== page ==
A lone taxi was parked at a stand in front of Odaka’s railroad station. The keys hung in the ignition. Farther out, in the devastated coastal strip that was washed over by the tsunami, a pink flag marked a decomposed corpse that lay face down in the mud. 

Inside a ruined convenience store not far away, a woman’s recorded voice played in an endless loop, cheerfully urging phantom customers to “collect your bonus points now.”

(Although I was certainly taking a risk by entering the zone without a lead-lined suit or any other protection, I was reassured somewhat by reports that the radiation leakage into the atmosphere had been contained, at least for now, and by the near-constant wind that cleared the air and blew any lingering particles back toward Fukushima.)

About 15 minutes after arriving in Odaka, I came across the first sign of life: Eiji Furuuchi, a 59-year-old supermarket owner. A small man wearing a white face protector and a blue warmup jacket, Furuuchi had been staying at a relocation center, then with his sister in the buffer-zone town of Haramachi, about 30 kilometers away.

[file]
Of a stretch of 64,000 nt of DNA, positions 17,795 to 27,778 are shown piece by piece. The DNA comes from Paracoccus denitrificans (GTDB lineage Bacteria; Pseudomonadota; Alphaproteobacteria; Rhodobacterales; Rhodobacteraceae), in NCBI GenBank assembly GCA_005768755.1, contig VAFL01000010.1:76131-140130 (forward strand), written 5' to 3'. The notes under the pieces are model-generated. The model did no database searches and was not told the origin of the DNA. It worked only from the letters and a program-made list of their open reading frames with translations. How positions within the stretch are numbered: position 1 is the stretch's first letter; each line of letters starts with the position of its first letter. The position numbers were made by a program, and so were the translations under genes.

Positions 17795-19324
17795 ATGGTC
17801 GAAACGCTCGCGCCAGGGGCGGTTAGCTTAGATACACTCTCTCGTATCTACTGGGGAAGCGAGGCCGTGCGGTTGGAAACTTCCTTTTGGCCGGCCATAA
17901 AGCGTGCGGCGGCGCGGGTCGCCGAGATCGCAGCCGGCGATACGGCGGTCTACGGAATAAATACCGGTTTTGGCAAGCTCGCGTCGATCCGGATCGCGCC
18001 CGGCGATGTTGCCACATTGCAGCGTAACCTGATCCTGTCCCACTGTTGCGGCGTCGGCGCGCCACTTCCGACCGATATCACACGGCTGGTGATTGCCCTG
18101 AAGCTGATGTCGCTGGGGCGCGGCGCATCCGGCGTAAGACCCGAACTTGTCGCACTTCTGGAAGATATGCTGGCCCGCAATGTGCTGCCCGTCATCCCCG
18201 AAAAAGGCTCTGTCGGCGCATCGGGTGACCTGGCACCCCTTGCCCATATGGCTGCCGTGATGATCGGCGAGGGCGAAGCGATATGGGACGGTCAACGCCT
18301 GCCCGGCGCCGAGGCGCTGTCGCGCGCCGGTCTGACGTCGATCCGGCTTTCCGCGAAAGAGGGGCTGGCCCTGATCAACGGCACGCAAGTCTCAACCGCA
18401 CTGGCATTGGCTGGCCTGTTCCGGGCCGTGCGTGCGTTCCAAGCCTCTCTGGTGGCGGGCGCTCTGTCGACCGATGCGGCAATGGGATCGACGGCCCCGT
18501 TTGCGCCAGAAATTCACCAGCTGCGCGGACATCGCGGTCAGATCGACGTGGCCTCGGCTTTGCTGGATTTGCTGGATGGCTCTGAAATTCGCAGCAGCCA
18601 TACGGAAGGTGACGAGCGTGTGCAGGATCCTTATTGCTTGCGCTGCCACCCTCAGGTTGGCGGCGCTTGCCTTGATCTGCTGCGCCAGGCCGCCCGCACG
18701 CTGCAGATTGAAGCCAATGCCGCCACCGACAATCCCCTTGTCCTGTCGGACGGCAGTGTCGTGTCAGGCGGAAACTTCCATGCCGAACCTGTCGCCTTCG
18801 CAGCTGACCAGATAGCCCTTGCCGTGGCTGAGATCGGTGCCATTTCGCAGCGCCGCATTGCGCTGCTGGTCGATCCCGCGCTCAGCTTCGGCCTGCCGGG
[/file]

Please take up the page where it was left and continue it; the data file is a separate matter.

But food was scarce. They had run out of cash. Banks were closed. And ATMs had stopped working.

Furuuchi decided on a quick trip with his sister back to Odaka to salvage whatever they could from their market.

Furuuchi had been up watching television late into the previous night, riveted by the latest news about the escalating nuclear crisis: the hospitalization of Masataka Shimizu, president of the Tokyo Electric Power Co., or TEPCO, the operator of the crippled reactor, who had come under heavy criticism for his slow response to the radiation spillage.

“I know it’s not safe, but the wind is blowing in the right direction, and I won’t be here long,” he said, setting off on foot. His cell phone rang and his face brightened with surprise—phone service, as well as electricity, had been spotty in the exclusion zone. His sister was calling from the market, telling him to move it.

“Let’s just pack up the car and get out of here,” she said.

Furuuchi turned into a darkened warehouse where his sister, Masako Kowata, was briskly filling shopping bags and plastic crates with tea bags, biscuits, cans of whale meat, orange nectar, canned coffee, processed cheese spread, margarine, and eggs that had long passed their sell-by date. “The radiation levels are so high, and I’ve seen nobody here the whole day,” she said. “It’s making me nervous.”